About a month ago I bought 2 books to read, little realizing at the time that they both occupied the same space in time - the early 1920's in WNY. They also intersect briefly regarding an incident or two in the much broader common ground of Prohibition. They were not on the same side.
After reading that the hooded knights had convened on Delaware Road and a few other places in Clarence in one of the books of Clarence alumnus Doug Kohler ('84), I became intrigued. This seemed at odds with the official bucolic history of the area. Some things just aren't spoken in polite company.
"Hooded Knights on the Niagara" by Shawn Lay covers the history of the resurrection of the kkk, their seduction of native-born white Protestants in the Buffalo area, and the attendant ugliness. Catholics and immigrants (many of whom were Catholic) were the main targets, with Prohibition being the glue that tied it all together.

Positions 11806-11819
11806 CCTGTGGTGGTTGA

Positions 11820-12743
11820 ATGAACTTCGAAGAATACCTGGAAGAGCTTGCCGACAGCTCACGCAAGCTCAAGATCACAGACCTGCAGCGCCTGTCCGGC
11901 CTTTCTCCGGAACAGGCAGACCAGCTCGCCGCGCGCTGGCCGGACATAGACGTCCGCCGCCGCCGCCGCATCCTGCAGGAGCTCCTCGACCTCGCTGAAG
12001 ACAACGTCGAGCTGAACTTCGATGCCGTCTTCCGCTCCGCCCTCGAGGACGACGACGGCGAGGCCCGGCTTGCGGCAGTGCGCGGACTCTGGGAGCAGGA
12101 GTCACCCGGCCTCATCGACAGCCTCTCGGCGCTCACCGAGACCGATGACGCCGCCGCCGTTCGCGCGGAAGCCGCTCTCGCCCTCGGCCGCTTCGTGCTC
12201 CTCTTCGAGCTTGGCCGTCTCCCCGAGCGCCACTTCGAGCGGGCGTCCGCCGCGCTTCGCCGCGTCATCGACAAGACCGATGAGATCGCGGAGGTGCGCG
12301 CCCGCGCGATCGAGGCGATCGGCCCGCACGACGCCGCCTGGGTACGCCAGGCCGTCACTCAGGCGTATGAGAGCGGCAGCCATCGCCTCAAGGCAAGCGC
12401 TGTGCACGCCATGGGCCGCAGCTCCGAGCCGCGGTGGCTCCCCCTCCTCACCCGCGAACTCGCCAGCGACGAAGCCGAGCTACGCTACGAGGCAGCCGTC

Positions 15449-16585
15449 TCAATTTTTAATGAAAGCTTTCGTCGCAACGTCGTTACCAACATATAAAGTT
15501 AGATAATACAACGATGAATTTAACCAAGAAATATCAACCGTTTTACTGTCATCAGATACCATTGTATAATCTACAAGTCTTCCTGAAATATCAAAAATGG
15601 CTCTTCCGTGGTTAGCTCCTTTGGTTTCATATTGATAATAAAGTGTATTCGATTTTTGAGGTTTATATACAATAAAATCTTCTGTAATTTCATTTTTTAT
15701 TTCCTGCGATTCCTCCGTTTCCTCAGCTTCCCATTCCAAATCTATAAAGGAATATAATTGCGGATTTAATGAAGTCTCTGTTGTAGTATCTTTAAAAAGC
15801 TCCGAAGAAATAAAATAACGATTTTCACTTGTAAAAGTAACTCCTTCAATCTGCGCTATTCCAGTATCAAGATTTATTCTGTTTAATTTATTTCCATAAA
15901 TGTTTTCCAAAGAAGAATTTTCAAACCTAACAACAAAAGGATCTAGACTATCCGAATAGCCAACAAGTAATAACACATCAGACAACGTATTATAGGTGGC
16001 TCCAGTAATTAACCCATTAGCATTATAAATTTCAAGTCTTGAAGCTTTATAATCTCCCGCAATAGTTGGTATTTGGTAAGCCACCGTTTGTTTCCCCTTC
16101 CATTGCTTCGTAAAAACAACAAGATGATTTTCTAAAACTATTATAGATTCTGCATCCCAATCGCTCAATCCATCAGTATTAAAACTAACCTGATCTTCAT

Let me clarify now that the book is mainly centered in Buffalo and doesn't shed much light on the dark side of Clarence in the 1920's. Speculation has it that immigrants coming to work in the mines may have had some in an uproar, especially since many were the despised Catholics (heavily promoted by Protestant ministers were rumors of a plot by the Pope to take over America and become a foreign ruler, among other things).
German-Americans proved to be particularly susceptible to the allure of the group, perhaps in part due to being singled out and spat upon during the Great War. This was their chance to be oppressors rather than the oppressed. Curious how that works sometimes.
The preachers were on a rampage. Alcohol and Catholics were the main targets. Card playing and dancing were also looked upon as gateways to evils, which included gambling and prostitution.
The kkk sidled in and adjusted their agenda to specifically address these concerns, all to gain members and the accompanying dues and other fees. They also offered much valued secrecy and pageantry. The masons and other such organizations were big back then. Bottom line - money for the organization, anonymity for the members, power for both.
It was around this time that Stefano Magaddino moved to Niagara Falls.